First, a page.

All said and done, the RAID has not been designed keeping in mind today’s massive data volumes. Whenever any disk array fails data stays in a state of vulnerability till the time the disk is replaced. This can take a long time, depending on the quantity of data involved. During this period, any other disk can also fail and this may aggravate the issue.
So, many people are now looking at erasure coding as an alternative to RAID this will split the data into fragments. These can then be expanded and encoded; it also helps to lessen time as compared to RAID and lowers overheads. Today, the focus is on object storage which has revolutionized the way data is being stored.

The change from RAID to object storage is not only because of RAID features but rather about block storage which is the data structure on which RAID had been constructed. Block storage will break the files into separate data blocks. Each is given a unique ID.

To access these storage blocks the server will use a communication protocol like a fiber channel. The blocks will not have metadata and the storage management decides how and where data should be stored. Block storage finds usage in SAN (Storage Area Network) configurations mainly and these typically include RAID arrays. It is also more flexible and works better than file storage; however, it is complex and hard to maintain.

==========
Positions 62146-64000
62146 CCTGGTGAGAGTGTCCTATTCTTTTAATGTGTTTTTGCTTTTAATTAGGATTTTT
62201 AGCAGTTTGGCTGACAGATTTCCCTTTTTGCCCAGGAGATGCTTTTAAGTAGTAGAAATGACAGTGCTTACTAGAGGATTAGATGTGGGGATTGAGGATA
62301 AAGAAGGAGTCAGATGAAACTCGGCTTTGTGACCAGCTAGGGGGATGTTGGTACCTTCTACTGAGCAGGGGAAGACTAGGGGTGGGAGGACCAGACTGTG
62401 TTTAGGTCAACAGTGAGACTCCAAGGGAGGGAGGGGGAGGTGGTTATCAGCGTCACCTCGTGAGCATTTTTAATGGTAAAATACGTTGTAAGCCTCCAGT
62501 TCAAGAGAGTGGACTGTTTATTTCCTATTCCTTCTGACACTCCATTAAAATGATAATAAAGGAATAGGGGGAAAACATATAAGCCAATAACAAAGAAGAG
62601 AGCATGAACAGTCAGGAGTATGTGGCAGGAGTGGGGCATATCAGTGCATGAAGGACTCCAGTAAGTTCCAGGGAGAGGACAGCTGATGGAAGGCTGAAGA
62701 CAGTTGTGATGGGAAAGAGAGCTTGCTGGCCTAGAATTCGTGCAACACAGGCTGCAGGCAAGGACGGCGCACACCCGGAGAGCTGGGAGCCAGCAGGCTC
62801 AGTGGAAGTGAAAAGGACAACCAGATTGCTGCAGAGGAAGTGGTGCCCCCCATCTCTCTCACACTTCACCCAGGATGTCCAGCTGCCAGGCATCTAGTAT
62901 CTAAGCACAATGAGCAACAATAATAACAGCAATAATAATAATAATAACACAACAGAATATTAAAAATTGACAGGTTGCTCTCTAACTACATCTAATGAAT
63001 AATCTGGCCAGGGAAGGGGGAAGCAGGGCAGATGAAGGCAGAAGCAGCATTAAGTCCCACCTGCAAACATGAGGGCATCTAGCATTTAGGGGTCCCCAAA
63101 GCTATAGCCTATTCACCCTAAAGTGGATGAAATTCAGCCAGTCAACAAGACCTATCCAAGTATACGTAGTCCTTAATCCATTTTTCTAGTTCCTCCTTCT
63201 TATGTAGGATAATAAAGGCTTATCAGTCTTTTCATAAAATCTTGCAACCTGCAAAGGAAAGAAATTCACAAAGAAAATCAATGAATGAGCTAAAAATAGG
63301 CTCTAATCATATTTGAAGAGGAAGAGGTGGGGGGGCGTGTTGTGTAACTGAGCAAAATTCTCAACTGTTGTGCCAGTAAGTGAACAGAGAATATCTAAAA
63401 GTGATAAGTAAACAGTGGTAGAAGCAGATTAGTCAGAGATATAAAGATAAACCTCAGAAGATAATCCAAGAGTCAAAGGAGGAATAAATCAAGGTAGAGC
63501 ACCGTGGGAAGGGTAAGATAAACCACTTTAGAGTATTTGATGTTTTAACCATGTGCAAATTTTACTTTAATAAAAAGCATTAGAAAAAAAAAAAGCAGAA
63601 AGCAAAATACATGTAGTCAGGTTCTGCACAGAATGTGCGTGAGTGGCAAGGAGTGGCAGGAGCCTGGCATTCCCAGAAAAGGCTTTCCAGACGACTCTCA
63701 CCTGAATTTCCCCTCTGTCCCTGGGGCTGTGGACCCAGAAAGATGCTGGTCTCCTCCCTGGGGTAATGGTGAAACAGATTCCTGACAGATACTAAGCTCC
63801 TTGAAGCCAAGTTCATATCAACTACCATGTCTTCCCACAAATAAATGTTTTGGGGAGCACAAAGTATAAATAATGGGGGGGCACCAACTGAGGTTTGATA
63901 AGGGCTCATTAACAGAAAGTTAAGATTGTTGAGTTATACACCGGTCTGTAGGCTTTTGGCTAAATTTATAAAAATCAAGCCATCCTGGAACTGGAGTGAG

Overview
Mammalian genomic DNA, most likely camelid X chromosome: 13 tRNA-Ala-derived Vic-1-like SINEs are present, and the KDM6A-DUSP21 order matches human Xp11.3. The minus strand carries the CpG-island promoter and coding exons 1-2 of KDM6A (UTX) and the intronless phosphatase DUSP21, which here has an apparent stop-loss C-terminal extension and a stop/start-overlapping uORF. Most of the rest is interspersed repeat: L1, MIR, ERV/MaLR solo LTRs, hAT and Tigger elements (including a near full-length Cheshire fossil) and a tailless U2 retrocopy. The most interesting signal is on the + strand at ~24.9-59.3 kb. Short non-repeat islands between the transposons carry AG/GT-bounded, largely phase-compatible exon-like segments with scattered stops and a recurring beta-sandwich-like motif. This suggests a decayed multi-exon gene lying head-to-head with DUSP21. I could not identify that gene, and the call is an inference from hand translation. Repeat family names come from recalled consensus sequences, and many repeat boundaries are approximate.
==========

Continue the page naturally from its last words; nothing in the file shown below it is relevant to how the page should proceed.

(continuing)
Object storage is very different from block storage. Instead of dividing the files into blocks this form of storage will keep them and metadata together. This is kept alongside extended metadata which can be customized for meeting application needs. Here, the data and metadata are kept as individual objects. They will share common address and there is no need for navigating file hierarchies. Object storage is found to be simpler and more flexible than RAID or block storage.

Every object is provided with a unique ID as it gets created. This object may be stored on local servers or in cloud data centers remotely. When an app wishes to access the object it must only give the ID no matter where it is based. The application can then connect with the object through an HTTP-based REST API. If it is used with erasure coding object storage can be simpler compared to RAID. The distributed data pool is what makes it easy to store massive amounts of unstructured information which can span geographies. The objects are replicated in multiple drives; drives can also be added when needed.